The state of Florida and South Florida Water Management District has begun a Burmese Python Elimination Program. The Burmese Python Snake is a reptile that came to Florida from S.E. Asia from the pet import business that thrives in Miami and South Florida. It became a threat to the people of S. Florida and native animal species in the Everglades after they were released by pet owners and the release of snakes after the damage that was done by Hurricane Andrew in 1992.
Burmese Python Snakes can grow to over 20 feet in length and up to two hundred pounds during their lifetime. Females can lay 100 eggs at a time. The main problem with these snakes is they have no known predators and they can eat and devour animals as big as deer and alligators. They have been decimating the small bird and mammal population in South Florida which makes it harder for other mammals and carnivores such as the Florida Panther to find enough food to feed themselves.
The recent program started by The SFWMD to eliminate the Burmese Python is to pay hunters $50 for each Python they catch up to four feet in length and an additional $25 for each ft over 4 ft. An eight foot Python would bring a hunter $150 in bounty. An additional $100 reward would be paid to a hunter who catches a female guarding a nest of eggs. The program has resulted in over 53 snakes caught and eliminated since the pilot program began this year. To learn more about the Burmese Python, visit the National Park Service website. The pictures shown above are courtesy of the South Florida Water Management District. Click on the pictures for larger images.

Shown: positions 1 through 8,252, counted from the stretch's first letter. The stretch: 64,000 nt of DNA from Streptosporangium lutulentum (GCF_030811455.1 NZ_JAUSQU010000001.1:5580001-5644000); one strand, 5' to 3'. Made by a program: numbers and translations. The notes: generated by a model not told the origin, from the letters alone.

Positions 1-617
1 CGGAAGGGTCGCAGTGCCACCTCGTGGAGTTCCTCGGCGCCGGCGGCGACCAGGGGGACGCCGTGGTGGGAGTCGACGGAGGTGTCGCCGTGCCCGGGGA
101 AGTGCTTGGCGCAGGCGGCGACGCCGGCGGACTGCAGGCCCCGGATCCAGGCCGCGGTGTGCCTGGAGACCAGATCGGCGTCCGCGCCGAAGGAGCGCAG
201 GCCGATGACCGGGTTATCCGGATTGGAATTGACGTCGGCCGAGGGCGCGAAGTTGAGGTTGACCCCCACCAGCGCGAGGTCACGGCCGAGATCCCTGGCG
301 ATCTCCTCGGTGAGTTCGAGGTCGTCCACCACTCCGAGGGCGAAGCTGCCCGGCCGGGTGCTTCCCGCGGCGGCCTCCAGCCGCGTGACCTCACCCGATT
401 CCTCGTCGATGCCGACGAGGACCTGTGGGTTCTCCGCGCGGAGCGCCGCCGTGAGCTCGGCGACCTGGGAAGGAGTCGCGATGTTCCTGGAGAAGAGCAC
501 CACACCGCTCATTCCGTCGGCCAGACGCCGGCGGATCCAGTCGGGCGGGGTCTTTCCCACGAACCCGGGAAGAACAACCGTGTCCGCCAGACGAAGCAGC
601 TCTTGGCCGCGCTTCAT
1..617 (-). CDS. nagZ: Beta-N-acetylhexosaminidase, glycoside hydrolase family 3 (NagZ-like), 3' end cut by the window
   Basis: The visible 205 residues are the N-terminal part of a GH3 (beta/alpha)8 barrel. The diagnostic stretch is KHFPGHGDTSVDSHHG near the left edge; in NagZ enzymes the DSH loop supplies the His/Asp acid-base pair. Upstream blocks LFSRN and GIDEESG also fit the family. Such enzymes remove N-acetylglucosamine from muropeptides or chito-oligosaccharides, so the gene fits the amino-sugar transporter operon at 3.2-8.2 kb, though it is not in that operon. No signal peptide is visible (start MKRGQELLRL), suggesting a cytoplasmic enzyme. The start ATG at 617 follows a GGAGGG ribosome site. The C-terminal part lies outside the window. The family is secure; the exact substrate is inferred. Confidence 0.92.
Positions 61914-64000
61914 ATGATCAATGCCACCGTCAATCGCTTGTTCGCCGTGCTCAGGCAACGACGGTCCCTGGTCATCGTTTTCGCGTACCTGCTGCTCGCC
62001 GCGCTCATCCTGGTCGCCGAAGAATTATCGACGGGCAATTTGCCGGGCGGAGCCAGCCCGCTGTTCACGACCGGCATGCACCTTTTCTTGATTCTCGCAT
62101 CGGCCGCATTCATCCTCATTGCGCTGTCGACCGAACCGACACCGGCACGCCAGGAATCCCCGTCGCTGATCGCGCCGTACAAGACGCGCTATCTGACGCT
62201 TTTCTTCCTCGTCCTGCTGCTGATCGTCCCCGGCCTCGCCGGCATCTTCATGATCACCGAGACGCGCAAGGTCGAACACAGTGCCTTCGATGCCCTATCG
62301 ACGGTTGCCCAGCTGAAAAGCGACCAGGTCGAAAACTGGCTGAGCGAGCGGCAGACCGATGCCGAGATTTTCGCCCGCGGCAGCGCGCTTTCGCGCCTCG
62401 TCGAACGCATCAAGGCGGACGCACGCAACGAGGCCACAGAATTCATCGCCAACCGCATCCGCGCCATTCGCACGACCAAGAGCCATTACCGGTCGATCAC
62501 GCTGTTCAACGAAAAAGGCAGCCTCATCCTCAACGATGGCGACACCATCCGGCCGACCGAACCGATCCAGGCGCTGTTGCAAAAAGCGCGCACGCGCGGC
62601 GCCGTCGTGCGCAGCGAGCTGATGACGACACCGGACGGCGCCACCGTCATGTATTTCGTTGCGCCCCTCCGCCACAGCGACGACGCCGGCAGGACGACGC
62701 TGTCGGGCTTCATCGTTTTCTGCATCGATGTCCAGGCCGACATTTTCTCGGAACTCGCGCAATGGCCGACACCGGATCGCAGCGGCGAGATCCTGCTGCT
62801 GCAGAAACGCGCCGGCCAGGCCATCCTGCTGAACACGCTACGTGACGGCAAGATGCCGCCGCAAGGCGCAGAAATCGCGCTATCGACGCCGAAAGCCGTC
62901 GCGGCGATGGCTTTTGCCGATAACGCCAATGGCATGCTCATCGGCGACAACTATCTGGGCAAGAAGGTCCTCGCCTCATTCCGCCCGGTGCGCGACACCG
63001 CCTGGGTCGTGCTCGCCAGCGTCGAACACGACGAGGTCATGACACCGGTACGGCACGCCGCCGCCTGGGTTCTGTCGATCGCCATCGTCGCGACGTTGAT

I came across this Gopher Tortoise while riding my bicycle on Sanibel Island along the Sanibel-Captiva Rd. The Gopher Tortoise was slowly crawling along a grassy area and eating grass. This reptile is a land dwelling animal and lives in a burrow that it digs for itself with its’ strong claws.
The burrow that it digs averages 6.5 feet deep and 15 feet long. The burrow provides refuge or habitat for up to 350 other species. The Gopher Tortoise is called a keystone species for this reason because of its importance for helping to insure the survival of other species in its ecosystem. The animals that typically live in the Gopher’s burrow include burrowing owls, rattlesnakes, crickets and many others.
The habitats that this reptile lives in include dry uplands, sandhills, pine flatwoods, scrub, dry prairies, xeric hammocks, pine mixed hardwoods and coastal dunes. They depend on natural fires to burn away the brush, dead leaves and shrubs so that new plants and grasses can grow. The Gopher Tortoise has been around for a long time and its estimated to date back 60 milliion years. The Gopher Tortoises’ life time averages 40-60- years.
The Gopher Tortoise itself is as a threatened species in Florida and is protected by the laws of the state against poaching or hunting. No land clearing or development can take place in an area where a tortoise lives unless it is relocated to a similar environment and permits are issued for its relocation. The Florida Fish and Wildlife Commission has additional information about this animal. http://myfwc.com/wildlifehabitats/managed/gopher-tortoise/